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Taylor Mill Approves New Street Lights on Dark Stretch of Road

The topic of streetlights became the bulk of the meeting at the Taylor Mill City Commission meeting on Wednesday night, as the Commission voted to make cuts to their budget in order to pay for the lighting of the stretch of road between Honey Drive and Taylor Creek Drive.

The decision came down to three different sections of road in Taylor Mill. 

In previous meetings, the Commission requested an assessment of the cost of lighting the intersections in three different locations once bids for the project came in.  City Engineer Mark Brueggemann explained that the first section examined was along Pride Parkway between Taylor Creek Drive and Honey Drive. In this area, the cost of running wiring and conduit underground, coupled with the decorative poles the City chose, would cost $211,000. 

Of the three areas reviewed, this was deemed the darkest and most in need of illumination. It was also the most expensive option.

The section of Honey Drive to Taylor Mill Road came in at $158,000 and the section on Taylor Mill Road from Pride Parkway to Walnut Street was tabbed at $169,000. 

The City had allocated $150,000 for the project, which is below each of the three segments analyzed. Since the commission already approved the funding to pay for the first and most expensive option, money will be taken from the city’s planned “gateway features”, aesthetic enhancements at the entrance of the Taylor Mill along Taylor Mill Road. This shifting of funds required a budget amendment that was unanimously approved by the Commission.

Because the road is a state road, new state regulations have complicated the situation.

“Once the state imposed their new permit restrictions, the spacing changes, the light changes, there was just a significant number of things,” said City Administrator Jill Bailey. “Because these are state roadways we are obligated to go by state requirements.”

It was Commissioner Dan Murray who was the first to support lighting the most expensive section because he felt it was the least safe. He said that he has been told two cars have been totaled from accidents at the intersection there. Police Chief Steve Knauf said that he is aware of one major accident there but would have to check about the second. In order to move forward with the project, the city will need to put lights on both sides of the street—not just one.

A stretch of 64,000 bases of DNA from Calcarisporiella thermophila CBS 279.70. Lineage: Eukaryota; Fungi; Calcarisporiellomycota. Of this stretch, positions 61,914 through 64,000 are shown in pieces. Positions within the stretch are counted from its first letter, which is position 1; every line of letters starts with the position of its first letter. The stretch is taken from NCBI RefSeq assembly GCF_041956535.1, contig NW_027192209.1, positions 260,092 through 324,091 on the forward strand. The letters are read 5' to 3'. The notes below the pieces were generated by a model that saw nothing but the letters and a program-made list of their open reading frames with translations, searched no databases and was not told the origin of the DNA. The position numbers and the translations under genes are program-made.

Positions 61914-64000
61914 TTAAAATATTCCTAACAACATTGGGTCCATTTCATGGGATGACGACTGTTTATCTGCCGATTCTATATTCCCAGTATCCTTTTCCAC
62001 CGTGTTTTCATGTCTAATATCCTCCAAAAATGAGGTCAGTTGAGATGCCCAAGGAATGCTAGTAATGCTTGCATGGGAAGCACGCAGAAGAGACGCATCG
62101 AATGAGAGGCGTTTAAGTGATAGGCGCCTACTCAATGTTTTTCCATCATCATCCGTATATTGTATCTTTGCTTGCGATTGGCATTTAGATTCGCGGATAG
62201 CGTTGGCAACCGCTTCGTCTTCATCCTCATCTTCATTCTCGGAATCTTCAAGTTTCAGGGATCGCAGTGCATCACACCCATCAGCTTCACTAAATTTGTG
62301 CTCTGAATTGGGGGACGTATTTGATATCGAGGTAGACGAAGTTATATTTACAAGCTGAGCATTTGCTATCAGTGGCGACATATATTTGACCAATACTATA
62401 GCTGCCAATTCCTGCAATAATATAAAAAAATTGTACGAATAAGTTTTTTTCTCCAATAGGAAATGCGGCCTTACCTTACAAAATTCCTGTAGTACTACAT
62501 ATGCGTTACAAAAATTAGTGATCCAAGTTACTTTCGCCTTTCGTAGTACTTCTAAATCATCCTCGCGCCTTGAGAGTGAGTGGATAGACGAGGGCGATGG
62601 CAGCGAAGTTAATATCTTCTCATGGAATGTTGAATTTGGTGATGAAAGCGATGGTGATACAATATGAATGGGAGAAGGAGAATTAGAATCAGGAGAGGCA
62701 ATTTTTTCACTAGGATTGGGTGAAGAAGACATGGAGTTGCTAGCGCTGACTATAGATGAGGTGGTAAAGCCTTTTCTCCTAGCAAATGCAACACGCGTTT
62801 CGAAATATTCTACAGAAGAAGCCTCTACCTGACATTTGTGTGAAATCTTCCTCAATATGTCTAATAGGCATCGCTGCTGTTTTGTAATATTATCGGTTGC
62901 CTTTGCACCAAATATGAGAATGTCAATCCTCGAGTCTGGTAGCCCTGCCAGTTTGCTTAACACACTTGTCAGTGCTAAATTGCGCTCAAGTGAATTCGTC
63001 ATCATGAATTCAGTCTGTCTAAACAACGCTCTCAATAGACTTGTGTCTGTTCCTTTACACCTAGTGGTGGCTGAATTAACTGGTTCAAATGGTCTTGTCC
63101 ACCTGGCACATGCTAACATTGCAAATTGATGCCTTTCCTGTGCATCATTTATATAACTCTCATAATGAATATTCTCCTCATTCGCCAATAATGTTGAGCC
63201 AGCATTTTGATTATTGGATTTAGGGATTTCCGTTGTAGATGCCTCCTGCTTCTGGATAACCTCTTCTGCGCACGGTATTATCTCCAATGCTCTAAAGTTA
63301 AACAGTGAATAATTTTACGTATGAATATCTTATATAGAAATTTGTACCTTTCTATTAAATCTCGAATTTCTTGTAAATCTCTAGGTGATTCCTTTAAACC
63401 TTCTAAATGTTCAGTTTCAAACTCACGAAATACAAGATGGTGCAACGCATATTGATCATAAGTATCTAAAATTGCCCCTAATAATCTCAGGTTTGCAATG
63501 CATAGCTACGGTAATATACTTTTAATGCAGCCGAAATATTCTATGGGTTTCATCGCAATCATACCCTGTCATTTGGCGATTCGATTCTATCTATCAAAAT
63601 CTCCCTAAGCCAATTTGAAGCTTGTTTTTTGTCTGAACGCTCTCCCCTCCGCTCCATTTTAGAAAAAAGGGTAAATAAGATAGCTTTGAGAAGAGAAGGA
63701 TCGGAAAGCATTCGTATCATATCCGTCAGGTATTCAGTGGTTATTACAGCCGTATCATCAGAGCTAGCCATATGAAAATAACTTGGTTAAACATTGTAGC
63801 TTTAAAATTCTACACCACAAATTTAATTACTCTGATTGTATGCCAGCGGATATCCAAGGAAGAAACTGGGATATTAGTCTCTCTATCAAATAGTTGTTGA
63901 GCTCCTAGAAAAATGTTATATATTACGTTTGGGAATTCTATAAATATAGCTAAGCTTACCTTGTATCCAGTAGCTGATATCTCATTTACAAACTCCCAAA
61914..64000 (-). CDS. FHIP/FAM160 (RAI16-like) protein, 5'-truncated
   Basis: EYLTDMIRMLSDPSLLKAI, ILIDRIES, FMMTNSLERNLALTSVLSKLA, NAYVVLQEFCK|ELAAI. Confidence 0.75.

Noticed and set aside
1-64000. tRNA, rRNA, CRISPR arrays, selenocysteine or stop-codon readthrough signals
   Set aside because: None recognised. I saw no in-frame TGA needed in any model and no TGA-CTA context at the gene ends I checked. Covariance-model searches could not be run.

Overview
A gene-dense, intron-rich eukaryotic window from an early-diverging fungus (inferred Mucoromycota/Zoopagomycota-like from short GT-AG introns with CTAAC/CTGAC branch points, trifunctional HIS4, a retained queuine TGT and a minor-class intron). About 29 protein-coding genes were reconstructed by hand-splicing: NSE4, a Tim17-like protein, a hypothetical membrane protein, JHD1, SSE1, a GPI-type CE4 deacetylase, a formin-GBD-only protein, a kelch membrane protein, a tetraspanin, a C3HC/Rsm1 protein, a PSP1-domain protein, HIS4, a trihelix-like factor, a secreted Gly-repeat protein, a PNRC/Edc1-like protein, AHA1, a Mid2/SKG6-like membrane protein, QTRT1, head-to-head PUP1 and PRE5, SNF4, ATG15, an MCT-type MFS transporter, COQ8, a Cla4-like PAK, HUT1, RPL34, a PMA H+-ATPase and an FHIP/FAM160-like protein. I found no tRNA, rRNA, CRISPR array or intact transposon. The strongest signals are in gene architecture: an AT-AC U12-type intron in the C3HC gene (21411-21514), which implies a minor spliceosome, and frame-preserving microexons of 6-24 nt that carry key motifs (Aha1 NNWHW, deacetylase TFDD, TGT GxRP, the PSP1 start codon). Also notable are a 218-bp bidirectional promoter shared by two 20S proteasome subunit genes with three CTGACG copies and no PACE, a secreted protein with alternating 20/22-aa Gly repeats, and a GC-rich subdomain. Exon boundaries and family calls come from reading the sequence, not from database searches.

“It’s just common sense,” Murray said. “We have more light than we need down here. Putting more lights in there, doesn’t make sense. But we got two very busy intersections that are dark.”

Mayor Dan Bell agreed with Murray in his assessment of where the street lights were most needed. Once that seemed to become the prevailing opinion among the commission, it was then a question of whether the city would wait for the next fiscal year or move forward before then and take money out of other slated projects.

In the end, the commission voted to do it this year by sacrificing the gateway features that Mayor Bell called a “wish list item” anyway.

“I don’t think this project is going to get any less expensive the longer we wait for it,” Bailey said about the street lights initiative. “If you have an opportunity to break it up and that’s what you want to do, we can certainly move forward.”

The next step in the project now is for the city to meet with the contractor to establish a schedule. Bailey said that there is typically a 12-week wait time for the delivery of the poles for the lights, which would then push the project into the winter months.

The streetlight projects could possibly coincide with the state coming through with the traffic lights that the city desires along the same stretch of road. Chief Knauf said that there are rumors of the traffic lights soon becoming a reality there thanks in part to state personnel conducting studies on the roads.

“This could all work hand in hand with us moving forward on that, so let’s have a hope that we get a stop light there at the same time we get it lit,” Mayor Bell said.

Knauf said that his department has conducted an anti-speeding public awareness campaign by putting up signs on the median of Pride Parkway requesting motorists to obey the speed limit. Police have also placed a display board that flashes what the speed limit trying to make drivers cognizant of what their speed is, and also have stepped up their enforcement in the area.

Written by Bryan Burke, associate editor